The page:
JHVH, Yahweh

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The Tetragrammaton or four-letter name of God in Hebrew -- JHVH, commonly pronounced Yahweh or Jehovah

JHVH, also known as Yahweh, Jehovah, Allah, or God the Father, is the omniscient god worshipped in three of the world's major religions: Judaism, Christianity, and Islam. He is the architect of the world, creator of mankind, and judge over our souls in the afterlife. He is worshipped on Saturdays in Judaism, Sundays in Christianity, and five times per day with regular prayers in Islam.

YHVH is the creator God described in the Tanakh, the Biblical scriptures of Judaism. His name is written using the tetragrammaton, four Hebrew letters (yod heh vav heh), transcribed in English as YHVH. The tetragrammaton is said to encapsulate the very energy and nature of God and the name of God is something that bears great power and importance in Judaism, Christianity, and Islam.

Jewish Biblical law does not prohibit the use of God's name, but does warn against "misuse," "blaspheming" or "taking lightly" the name of YHWH. However there are denominations in modern Judaism in which God's name is never spoken aloud, and in which He is instead called by descriptors such as Adonai ("my Lord") or "HaShem" ("the Name"). Other terms for God in the Jewish Bible include El, Elohim (a Hebrew word that references God using the feminine plural) and El Shaddai ("God the Almighty").

A Christian depiction of Jehovah, God the Father, holding His Son Jesus Christ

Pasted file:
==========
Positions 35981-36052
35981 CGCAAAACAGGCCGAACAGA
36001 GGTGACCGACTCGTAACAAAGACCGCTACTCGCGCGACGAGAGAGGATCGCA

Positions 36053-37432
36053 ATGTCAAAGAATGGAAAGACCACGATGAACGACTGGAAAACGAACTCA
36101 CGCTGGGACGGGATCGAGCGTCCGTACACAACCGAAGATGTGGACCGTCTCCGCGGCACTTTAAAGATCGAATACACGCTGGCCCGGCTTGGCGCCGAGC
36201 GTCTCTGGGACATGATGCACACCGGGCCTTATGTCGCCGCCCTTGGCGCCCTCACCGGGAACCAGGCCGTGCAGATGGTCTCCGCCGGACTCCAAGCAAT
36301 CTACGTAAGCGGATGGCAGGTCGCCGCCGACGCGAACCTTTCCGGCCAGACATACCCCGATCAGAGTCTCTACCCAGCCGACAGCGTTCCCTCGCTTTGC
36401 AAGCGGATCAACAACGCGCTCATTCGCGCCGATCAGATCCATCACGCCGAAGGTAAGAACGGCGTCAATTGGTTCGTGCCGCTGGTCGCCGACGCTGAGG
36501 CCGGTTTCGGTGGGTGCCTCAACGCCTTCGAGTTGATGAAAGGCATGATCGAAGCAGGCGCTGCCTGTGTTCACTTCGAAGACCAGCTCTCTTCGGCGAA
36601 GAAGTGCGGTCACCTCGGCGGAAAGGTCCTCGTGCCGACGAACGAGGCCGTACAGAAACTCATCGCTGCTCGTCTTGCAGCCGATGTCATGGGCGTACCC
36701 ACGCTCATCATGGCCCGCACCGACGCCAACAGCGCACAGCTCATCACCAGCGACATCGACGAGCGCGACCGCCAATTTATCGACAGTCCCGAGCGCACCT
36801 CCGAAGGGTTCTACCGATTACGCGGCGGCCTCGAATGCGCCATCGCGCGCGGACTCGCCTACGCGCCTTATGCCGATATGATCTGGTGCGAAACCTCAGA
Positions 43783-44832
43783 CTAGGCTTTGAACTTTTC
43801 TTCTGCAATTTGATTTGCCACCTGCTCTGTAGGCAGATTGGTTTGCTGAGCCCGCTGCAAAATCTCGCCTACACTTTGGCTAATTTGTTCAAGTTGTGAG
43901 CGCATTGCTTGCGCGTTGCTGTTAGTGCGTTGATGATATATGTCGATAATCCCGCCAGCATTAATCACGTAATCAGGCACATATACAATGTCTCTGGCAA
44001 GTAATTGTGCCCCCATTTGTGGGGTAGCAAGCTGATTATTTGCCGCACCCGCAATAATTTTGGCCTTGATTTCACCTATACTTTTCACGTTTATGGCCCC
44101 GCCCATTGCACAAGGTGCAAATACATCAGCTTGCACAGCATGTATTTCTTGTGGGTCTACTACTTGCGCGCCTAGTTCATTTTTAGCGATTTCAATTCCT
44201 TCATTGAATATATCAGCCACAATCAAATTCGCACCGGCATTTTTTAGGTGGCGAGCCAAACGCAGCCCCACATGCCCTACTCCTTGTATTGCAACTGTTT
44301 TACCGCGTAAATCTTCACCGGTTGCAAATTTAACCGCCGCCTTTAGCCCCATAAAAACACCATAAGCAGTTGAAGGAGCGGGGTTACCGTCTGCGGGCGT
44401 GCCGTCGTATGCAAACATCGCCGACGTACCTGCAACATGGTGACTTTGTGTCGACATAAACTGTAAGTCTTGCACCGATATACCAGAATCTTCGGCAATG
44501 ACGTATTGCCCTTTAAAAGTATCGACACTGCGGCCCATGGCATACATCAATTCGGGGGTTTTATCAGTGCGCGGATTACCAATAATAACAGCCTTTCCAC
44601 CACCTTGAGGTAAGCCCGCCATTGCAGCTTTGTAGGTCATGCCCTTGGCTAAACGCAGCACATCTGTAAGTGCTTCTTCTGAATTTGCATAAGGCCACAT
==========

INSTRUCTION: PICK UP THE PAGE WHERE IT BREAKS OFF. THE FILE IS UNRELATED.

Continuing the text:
Among Christians, God the Father is often called Yahweh or Jehovah, a name constructed from the four Hebrew letters of JHVH and the vowels of the word Adonai. Jehovah is considered to be the father of Jesus Christ, whose mother was The Virgin Mary, and in most Christian denominations, he is also conceived as one member of The Holy Trinity.

In Islam, God is called Allah -- the Islamic word for God the Father.

JHVH is described as omnipotent (all-powerful), omniscient (all-knowing) and omnipresent (everywhere). He is praised and honoured as the creator of our Earth and the giver of life to all who dwell thereon. Sometimes he is depicted as a God to be feared, the judge of mankind, who holds humanity to a strict code of conduct and punishes them when that code is broken. At other times he is described as an all-loving God, offering compassion and comfort to the downtrodden and poor. He is also portrayed as the mighty God who defends his people, helping them defeat their enemies and persecutors.

Many accounts are given in the Jewish Tanakh, Christian New Testament, and Islamic Qur'an about God the Father's guidance, intercession, moral laws, and dealings with mankind. These texts also describe the many prophets that He has sent to guide people to walk in His grace.

Jewish prophets through whom God the Father has communicated include Moses, Abraham, Elisha, and Elijah.

Christians believe that God the Father sent Jesus Christ, his only Son, to be the savior of mankind and the founder of the Christian faith.

Muslims believe Muhammad to be God's messenger, final prophet, and the founder of Islam.

God the Father is never depicted in Judaism or Islam, as the making of "graven images" of Him are against the religious laws of these groups. In Christianity, however, denominations vary on the acceptability of depicting JHVH, and thus many depictions of Jehovah have been made over the years. Typically he is shown as an elderly man dressed in draping, billowing robes, with white hair and a beard, surrounded by radiant light. Some depictions include a white dove flying near him to indicate his manifestation as the Holy Spirit.

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